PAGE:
Dry Bulk Market Still in Limbo as Owners Resist Ordering New Ships

Image Courtesy: Diana

With 12 weeks of 2016 now over, the dry bulk market is still looking bleak, BIMCO says, seeing that the current low demand for transportation of commodities continues.

The market is doing what it can by scrapping old ships and restraining from ordering new ones despite 12-year low newbuilding prices offered from the shipyards, as only four newbuilding orders were registered in the first 12 weeks of 2016.

New contracts for dry bulk ships have been on a path of decline in the last year and a half, currently culminating at a level that resembles a standstill. The four orders amounting to 267,000 DWT is less than a tenth of the 2.8 million DWT placed by the end of February last year.

The fact that shipowners have restrained from renewing or adding to their current fleet, is good for the immensely challenged dry bulk market as an increase in new orders would only worsen the oversupply of capacity in the market, further down the road, BIMCO says.

The low level of new orders is a much needed development in the market. With little to no influence over demand side developments, reducing supply is the only tool owners and operators on the dry bulk market can use to improve on the market situation. The best way to do that is to limit the amount of new orders and increase scrapping,” notes BIMCO’s Chief Shipping Analyst, Peter Sand.

In addition to the low level of newbuilding orders, demolition has gotten off to a good start in 2016. 144 dry bulk ships have been scrapped so far this year, equivalent to 11.9 DWT. In January and February alone, 111 dry bulk ships were scrapped, equalling 9.3 million DWT. This represents a 42 per cent rise compared to the 6.6 million DWT scrapped in the two first months of 2015.

In 2015, 30 million DWT was scrapped as a record high level was reached in the first half of the year.

Despite the low ordering activity, there is still a large order book for future deliveries. This is evident by the fact that 13.2 million DWT of new tonnage was delivered in the first two months of 2016 a slight increase compared to last year’s 11.6 million DWT.

The increased demolition is taking place despite the fact that the scrap steel prices offered to owners wishing to sell their ship for demolition is run down by a low demand for scrap steel,” Sand adds.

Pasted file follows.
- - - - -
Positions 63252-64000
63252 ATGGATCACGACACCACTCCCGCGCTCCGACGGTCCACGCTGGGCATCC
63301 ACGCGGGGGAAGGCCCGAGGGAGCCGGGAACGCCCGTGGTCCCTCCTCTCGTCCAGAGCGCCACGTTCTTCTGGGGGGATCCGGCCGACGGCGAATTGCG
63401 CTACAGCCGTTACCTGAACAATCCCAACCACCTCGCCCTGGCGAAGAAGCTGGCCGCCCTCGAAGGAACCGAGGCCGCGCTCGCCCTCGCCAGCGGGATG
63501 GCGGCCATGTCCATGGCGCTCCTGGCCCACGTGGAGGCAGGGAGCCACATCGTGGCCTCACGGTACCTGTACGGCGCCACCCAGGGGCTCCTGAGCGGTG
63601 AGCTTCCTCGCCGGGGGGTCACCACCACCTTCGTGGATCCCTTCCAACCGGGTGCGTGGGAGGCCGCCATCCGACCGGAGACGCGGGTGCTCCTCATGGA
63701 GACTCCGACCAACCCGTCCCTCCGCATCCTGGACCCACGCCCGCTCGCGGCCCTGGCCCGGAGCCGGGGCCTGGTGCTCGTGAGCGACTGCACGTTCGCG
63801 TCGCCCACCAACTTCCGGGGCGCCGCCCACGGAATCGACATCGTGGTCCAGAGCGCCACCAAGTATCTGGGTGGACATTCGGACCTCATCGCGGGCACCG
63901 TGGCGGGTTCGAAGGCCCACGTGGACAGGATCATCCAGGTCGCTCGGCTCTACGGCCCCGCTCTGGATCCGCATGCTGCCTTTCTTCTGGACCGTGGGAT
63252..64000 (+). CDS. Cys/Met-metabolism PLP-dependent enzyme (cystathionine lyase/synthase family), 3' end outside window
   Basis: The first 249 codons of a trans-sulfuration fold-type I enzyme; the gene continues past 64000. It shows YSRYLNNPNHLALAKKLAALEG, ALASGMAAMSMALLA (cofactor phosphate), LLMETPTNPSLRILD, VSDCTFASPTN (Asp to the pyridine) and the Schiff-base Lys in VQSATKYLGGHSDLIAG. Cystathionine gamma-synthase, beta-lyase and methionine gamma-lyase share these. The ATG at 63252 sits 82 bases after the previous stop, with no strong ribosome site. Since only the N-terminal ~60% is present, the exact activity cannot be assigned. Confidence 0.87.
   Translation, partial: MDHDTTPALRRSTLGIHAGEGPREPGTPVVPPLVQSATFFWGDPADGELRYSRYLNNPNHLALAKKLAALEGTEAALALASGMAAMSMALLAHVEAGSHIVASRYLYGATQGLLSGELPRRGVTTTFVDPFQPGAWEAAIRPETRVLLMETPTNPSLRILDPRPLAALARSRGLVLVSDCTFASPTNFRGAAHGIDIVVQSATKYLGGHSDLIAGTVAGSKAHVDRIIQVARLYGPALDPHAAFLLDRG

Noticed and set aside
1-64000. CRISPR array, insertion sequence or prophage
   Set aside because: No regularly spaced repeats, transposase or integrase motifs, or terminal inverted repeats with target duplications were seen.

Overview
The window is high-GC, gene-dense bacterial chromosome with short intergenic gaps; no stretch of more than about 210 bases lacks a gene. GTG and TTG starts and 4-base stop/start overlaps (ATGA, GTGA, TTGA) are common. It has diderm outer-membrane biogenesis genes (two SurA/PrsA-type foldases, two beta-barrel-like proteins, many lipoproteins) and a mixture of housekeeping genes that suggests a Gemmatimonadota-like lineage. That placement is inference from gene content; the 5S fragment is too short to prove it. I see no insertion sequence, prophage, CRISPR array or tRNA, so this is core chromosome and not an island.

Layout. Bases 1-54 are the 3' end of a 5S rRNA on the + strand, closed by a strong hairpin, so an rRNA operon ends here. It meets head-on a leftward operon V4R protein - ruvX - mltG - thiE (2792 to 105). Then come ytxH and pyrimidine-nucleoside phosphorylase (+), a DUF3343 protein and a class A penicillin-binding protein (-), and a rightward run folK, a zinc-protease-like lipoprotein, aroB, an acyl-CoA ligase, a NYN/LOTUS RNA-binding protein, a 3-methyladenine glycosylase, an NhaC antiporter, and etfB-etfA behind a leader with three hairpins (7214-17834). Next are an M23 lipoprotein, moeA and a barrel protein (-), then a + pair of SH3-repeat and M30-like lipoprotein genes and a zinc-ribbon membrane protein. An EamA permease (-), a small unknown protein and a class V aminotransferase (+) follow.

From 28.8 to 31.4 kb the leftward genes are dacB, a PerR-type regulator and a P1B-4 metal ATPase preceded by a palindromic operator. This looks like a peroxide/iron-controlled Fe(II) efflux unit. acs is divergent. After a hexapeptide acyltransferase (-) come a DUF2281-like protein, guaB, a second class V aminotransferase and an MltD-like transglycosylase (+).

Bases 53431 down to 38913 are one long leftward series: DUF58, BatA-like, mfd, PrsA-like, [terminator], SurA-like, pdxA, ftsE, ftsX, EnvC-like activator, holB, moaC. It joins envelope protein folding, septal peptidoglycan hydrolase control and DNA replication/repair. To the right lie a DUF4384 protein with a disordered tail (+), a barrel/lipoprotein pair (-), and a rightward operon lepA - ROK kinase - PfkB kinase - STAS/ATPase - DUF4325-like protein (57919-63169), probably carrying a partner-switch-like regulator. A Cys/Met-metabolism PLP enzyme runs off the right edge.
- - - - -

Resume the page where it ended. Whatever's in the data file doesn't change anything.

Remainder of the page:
The fact that so much has been scrapped in the first two months alone supports our prediction that 2016 will be the busiest year for breaking of dry ships ever.”

Share this article

Follow World Maritime News

In Depth>

Events>

<< Mar 2017 >>
MTWTFSS
27 28 1 2 3 4 5
6 7 8 9 10 11 12
13 14 15 16 17 18 19
20 21 22 23 24 25 26
27 28 29 30 31 1 2

INMEX Vietnam 2017

The event is an exceptional meeting point for the global maritime community in Vietnam, a region where the industry remains buoyant and strong…

read more >

14th Annual Green Ship Technology

4 concurrent streams focussing on innovation in ship design, energy management, emissions reduction & discharges to sea
Cargo owners’ response to increased pressure for a sustainable logistics chain…

read more >

14th International Maritime Exhibition & Conference

14th EXPOSHIPPING EXPOMARITT Istanbul International Maritime Exhibition will be organized with the support of Turkish Ministry of Economy…

read more >

Ferries Asia Summit

Propelling Regional Waterway Connectivity & Fleet-wide Operational Excellence

Ferry travel is in the limelight. The potential for driving tourism growth is immense – and for archipelago nations battling with urban congestion, ferry services pose a clean, efficient alternative in everyday public transport. But high-profile ferry accidents have brought ever greater attention to safety regulations for Asia’s maritime travel industry.

Amid these circumstances, how can vessel operators cope with ever-tightening safety requirements, while making the right decisions at the right time to capture rising demand? What are the smartest ways to improve service reliability and fleet quality, that maximize operating and capital spend? What are the industry’s best-practices for sustainable growth, and how can they be achieved?

Play your part! Join us at the Ferries Asia Summit 2017 to push forward the regional debate on making Asia’s ferry industry more progressive, safe, and commercially sustainable. Bringing together fast-ferry, RO-RO and ROPAX vessel owners along with international and domestic maritime regulators, classification agencies, shipbuilders and naval architects, this event connects the entire value chain for a meaningful holistic debate on ferry operations excellence in Asia.

WHAT’S ON THE AGENDA THIS YEAR?

Comprehensive debates on addressing the complexity of ferry safety in Asia: Is vessel age truly the greatest concern? How significant are other factors, and how can they be addressed?

Pathways to change through greater public-private collaboration

Contrasting viewpoints on the most effective ways to enhance operational stability & passenger management

Cost-efficient O&M strategies to extend vessel life & tips for stakeholder management to avoid purchasing mistakes

Integrating ferry business with tourism opportunities through strategic partnerships

Exciting formats including speed networking, panel discussions & a high-intensity fast-pitch ‘Shark Tank’!

For more information, click here to download the brochure.
If you would like to attend the event, register here before 3rd February to save USD 400.
Alternatively, email us at enquiry@iqpc.com.sg 
for any enquiries regarding the event.

More info

read more >